An MHD generator, like a conventional generator, relies on moving a conductor through a magnetic field to generate electric current. The mechanical dynamo, in contrast, uses the motion of mechanical devices to accomplish this. Natural MHD dynamos are an active area of research in plasma physics and are of great interest to the geophysics and astrophysics communities, utility near billings montana the magnetic fields of the earth and sun are produced by these natural dynamos.
The Lorentz Force Law describes the effects of a charged particle moving in a constant magnetic field. The simplest form of this law is given by the vector equation. F is the force acting on the particle. Typically, for a large-scale power station to approach the operational efficiency of computer models, steps must be taken to increase the electrical conductivity of the conductive substance. The heating of a gas to its plasma state or the addition of other easily ionizable substances like the salts of alkali metals can accomplish this increase. A simple Faraday generator would consist of a wedge-shaped pipe or tube of some non-conductive material. There are limitations on the density and type of field used.
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The amount of power that can be extracted is proportional to the cross sectional area of the tube and the speed of the conductive flow. The conductive substance is also cooled and slowed by this process. The main practical problem of a Faraday generator is that differential voltages and currents in the fluid short through the electrodes on the sides of the duct. The most powerful waste is from the Hall effect current. This makes the Faraday duct very inefficient. Most further refinements of MHD generators have tried to solve this problem. The optimal magnetic field on duct-shaped MHD generators is a sort of saddle shape.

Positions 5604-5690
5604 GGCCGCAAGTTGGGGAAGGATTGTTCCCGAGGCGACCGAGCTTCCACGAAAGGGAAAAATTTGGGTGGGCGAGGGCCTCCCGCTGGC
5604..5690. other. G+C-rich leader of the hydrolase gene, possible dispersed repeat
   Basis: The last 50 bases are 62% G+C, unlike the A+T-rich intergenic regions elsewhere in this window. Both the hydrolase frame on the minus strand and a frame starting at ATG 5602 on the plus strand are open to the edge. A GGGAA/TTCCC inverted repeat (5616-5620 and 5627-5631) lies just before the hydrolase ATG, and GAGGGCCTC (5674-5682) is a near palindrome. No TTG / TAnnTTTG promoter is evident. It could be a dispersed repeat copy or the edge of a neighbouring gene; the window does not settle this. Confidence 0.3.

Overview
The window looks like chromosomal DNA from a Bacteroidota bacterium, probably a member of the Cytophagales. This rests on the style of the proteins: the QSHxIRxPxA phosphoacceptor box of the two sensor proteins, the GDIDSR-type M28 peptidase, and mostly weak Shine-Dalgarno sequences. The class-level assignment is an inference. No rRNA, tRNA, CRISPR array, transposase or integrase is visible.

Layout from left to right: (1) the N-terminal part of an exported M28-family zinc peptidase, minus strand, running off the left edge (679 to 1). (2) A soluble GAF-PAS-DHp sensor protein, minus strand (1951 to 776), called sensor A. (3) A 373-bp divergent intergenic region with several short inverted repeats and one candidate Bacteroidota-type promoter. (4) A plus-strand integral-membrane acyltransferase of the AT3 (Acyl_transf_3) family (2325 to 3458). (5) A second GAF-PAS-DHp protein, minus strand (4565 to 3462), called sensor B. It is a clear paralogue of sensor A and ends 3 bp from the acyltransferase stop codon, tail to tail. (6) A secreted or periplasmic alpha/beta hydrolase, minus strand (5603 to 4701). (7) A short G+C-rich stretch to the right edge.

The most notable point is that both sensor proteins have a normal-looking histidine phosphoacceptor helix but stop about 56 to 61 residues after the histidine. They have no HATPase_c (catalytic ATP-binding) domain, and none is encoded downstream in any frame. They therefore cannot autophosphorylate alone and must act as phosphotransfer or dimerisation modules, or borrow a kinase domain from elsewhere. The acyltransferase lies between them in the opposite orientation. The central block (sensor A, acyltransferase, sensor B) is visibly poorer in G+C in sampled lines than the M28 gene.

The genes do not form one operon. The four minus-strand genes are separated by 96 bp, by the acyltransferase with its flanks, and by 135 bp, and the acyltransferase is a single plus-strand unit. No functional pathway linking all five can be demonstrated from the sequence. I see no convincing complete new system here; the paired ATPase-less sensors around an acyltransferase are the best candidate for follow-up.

The most common solution is to use the Hall effect to create a current that flows with the fluid. The normal scheme is to place arrays of short, vertical electrodes on the sides of the duct. The first and last electrodes in the duct power the load. Each other electrode is shorted to an electrode on the opposite side of the duct. Losses are less than a Faraday generator, and voltages are higher because there is less shorting of the final induced current. However, this design has problems because the speed of the material flow requires the middle electrodes to be offset to “catch” the Faraday currents.
As the load varies, the fluid flow speed varies, misaligning the Faraday current with its intended electrodes, and making the generator’s efficiency very sensitive to its load. The third and, currently, the most efficient design is the Hall effect disc generator. This design currently holds the efficiency and energy density records for MHD generation. A disc generator has fluid flowing between the center of a disc, and a duct wrapped around the edge.